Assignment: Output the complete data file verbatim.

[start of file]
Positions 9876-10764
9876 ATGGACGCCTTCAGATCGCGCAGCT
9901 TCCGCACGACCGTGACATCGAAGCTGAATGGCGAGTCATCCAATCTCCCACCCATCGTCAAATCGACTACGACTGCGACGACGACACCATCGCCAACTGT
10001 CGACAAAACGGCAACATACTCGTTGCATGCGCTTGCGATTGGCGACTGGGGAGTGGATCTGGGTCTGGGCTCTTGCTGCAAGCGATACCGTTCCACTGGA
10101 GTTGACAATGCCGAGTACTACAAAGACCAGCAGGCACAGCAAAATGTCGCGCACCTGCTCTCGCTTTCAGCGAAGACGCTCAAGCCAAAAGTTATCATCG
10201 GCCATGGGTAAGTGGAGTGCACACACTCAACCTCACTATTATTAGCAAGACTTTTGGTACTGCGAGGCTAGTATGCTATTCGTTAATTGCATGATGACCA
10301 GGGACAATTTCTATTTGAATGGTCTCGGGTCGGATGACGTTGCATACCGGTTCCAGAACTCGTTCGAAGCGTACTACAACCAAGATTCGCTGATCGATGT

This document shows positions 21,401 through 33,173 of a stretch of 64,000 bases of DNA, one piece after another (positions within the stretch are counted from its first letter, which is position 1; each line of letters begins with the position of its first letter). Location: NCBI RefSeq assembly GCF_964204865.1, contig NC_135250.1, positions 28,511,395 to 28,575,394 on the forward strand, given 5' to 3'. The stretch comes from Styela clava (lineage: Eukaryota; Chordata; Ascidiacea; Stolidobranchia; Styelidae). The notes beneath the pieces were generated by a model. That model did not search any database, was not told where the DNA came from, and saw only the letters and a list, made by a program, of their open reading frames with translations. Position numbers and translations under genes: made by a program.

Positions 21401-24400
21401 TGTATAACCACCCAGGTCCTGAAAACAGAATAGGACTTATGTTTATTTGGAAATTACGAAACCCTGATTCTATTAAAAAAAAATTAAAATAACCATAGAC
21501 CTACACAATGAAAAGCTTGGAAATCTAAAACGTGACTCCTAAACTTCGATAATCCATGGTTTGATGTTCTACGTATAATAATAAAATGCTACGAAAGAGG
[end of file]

Positions 9876-10764
9876 ATGGACGCCTTCAGATCGCGCAGCT
9901 TCCGCACGACCGTGACATCGAAGCTGAATGGCGAGTCATCCAATCTCCCACCCATCGTCAAATCGACTACGACTGCGACGACGACACCATCGCCAACTGT
10001 CGACAAAACGGCAACATACTCGTTGCATGCGCTTGCGATTGGCGACTGGGGAGTGGATCTGGGTCTGGGCTCTTGCTGCAAGCGATACCGTTCCACTGGA
10101 GTTGACAATGCCGAGTACTACAAAGACCAGCAGGCACAGCAAAATGTCGCGCACCTGCTCTCGCTTTCAGCGAAGACGCTCAAGCCAAAAGTTATCATCG
10201 GCCATGGGTAAGTGGAGTGCACACACTCAACCTCACTATTATTAGCAAGACTTTTGGTACTGCGAGGCTAGTATGCTATTCGTTAATTGCATGATGACCA
10301 GGGACAATTTCTATTTGAATGGTCTCGGGTCGGATGACGTTGCATACCGGTTCCAGAACTCGTTCGAAGCGTACTACAACCAAGATTCGCTGATCGATGT

This document shows positions 21,401 through 33,173 of a stretch of 64,000 bases of DNA, one piece after another (positions within the stretch are counted from its first letter, which is position 1; each line of letters begins with the position of its first letter). Location: NCBI RefSeq assembly GCF_964204865.1, contig NC_135250.1, positions 28,511,395 to 28,575,394 on the forward strand, given 5' to 3'. The stretch comes from Styela clava (lineage: Eukaryota; Chordata; Ascidiacea; Stolidobranchia; Styelidae). The notes beneath the pieces were generated by a model. That model did not search any database, was not told where the DNA came from, and saw only the letters and a list, made by a program, of their open reading frames with translations. Position numbers and translations under genes: made by a program.

Positions 21401-24400
21401 TGTATAACCACCCAGGTCCTGAAAACAGAATAGGACTTATGTTTATTTGGAAATTACGAAACCCTGATTCTATTAAAAAAAAATTAAAATAACCATAGAC
21501 CTACACAATGAAAAGCTTGGAAATCTAAAACGTGACTCCTAAACTTCGATAATCCATGGTTTGATGTTCTACGTATAATAATAAAATGCTACGAAAGAGG